Ute Margaret Saine

Ute Margaret Saine


Margaret Saine was born in Germany and lives in California. After a Yale Ph. D. she taught Spanish and French. She writes poetry in five languages and translates other poets. Her books are “Bodyscapes,” “Words of Art,” “Lit Angels” and 5 haiku chapbooks. She has published four books in German, including the memoir “Ungeschicktes Kind” [Awkward Child]. Poetry mss. ready for publication are “The Five Senses,” “Reading Your Lips,” “A Woman in Winter,” “While Alive,” and “The Book of Travel,” as well a second and third book of poems about art. Saine’s poetry has been published in many countries. She is an editor at the California Poetry Quarterly, called CQ.






Make some words

make something out of words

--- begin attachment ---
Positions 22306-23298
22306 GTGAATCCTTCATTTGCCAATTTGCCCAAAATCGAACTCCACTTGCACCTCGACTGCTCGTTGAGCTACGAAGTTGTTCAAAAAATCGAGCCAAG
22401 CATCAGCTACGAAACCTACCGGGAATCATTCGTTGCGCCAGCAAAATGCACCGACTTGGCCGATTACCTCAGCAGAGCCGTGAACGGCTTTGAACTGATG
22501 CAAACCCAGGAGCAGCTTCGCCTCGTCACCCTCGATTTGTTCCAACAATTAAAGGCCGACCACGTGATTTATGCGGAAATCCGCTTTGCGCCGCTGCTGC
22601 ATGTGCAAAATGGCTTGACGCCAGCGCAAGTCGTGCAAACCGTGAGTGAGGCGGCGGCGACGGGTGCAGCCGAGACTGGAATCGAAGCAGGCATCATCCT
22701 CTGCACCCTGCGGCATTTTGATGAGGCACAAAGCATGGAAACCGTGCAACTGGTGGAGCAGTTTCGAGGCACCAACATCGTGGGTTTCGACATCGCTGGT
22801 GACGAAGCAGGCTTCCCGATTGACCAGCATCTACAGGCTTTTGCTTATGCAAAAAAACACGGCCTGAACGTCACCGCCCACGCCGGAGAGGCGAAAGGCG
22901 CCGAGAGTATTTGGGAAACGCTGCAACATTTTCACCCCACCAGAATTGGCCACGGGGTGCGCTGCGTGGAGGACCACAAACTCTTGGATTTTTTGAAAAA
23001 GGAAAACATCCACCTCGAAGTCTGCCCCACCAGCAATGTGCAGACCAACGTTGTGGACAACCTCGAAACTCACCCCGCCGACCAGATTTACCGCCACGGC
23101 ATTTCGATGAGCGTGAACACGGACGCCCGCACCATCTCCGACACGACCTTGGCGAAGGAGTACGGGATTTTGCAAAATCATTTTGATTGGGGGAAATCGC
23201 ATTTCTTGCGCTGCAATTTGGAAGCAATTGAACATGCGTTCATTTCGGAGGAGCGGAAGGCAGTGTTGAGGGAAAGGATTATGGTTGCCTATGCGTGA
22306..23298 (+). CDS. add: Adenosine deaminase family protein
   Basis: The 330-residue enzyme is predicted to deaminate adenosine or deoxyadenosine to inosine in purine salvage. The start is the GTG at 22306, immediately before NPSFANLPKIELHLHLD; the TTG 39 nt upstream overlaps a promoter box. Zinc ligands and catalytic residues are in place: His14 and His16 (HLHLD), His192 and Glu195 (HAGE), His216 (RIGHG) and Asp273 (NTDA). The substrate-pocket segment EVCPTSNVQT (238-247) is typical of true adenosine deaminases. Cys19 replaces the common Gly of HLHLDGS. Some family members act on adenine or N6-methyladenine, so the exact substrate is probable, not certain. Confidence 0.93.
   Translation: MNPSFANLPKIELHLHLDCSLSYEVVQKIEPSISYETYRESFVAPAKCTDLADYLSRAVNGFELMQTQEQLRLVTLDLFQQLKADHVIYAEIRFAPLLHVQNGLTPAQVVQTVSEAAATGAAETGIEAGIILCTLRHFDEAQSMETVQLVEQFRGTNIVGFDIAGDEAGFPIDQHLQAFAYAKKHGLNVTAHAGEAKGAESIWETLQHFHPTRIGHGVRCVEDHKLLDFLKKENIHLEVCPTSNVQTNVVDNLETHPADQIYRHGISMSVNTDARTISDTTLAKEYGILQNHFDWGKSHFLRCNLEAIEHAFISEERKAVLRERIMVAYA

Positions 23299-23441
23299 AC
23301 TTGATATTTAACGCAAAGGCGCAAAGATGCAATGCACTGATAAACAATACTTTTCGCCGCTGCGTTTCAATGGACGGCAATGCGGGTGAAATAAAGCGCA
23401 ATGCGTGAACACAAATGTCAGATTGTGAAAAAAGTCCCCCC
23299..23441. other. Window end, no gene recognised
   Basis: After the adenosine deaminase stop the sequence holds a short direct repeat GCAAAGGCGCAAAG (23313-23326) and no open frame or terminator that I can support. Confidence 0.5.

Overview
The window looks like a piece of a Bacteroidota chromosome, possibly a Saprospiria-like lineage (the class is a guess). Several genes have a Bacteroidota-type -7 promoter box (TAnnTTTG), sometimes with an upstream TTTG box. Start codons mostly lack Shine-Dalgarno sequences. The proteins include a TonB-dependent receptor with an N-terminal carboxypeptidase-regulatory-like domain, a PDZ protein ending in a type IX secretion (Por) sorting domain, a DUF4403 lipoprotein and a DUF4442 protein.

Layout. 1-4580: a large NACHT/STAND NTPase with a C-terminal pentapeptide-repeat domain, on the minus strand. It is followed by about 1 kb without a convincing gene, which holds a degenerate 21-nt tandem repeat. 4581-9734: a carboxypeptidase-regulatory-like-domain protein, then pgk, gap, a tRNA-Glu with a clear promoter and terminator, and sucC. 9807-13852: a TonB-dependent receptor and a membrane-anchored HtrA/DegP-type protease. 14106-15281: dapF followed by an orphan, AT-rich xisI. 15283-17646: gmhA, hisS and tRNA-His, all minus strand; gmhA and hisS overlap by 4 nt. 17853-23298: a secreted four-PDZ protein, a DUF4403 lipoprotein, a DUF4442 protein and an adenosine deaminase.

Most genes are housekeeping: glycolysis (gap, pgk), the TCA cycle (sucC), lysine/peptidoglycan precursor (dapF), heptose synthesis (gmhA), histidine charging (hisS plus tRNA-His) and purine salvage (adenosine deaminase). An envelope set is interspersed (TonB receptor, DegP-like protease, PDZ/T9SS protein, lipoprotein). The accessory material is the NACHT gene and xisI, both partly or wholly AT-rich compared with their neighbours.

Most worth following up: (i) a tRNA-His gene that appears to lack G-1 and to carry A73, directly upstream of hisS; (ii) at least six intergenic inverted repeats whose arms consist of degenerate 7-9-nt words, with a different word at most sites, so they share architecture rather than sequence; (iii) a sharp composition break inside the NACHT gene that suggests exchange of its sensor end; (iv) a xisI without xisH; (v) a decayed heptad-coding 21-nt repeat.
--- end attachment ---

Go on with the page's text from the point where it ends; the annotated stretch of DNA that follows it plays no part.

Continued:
–maybe never said before

or maybe quite common–

to resemble

a greeting

a smile

a giving of thanks


Make something out of words

make words not wars

In other words

–maybe an object

you’ve always wanted to exist–

to resemble

a flower

a chocolate

a gift


Giving is of the essence

give yourself in words


Only then will you be

ready for silence




Rivers All



We are rivers

born in obscurity

We are the rivers

of uncertain shores

outstretching our clavicles

Rivers to ripple

to tarry nary a minute

that skip and jump

with or without conviction

We are rivers

to rivet and ravish

things and lives

to wash over grief

the braided rivers

too broad for solace

too wet to cry







We are all

each other’s species


Caught in a confused web

of fact and feeling


Lands thought safe and secure

have drifted and absconded


We are stories of sentiment

with occasional bits of truth


A sediment pierced by sunrays

over the morning horizon


In whose embrace we

arise from sleep


Groping vaguely forward

into a new day a second look


I want to be your deep down under

evening embrace


Your Calypso promise darling

on the daring side of love


We are all

each other’s species


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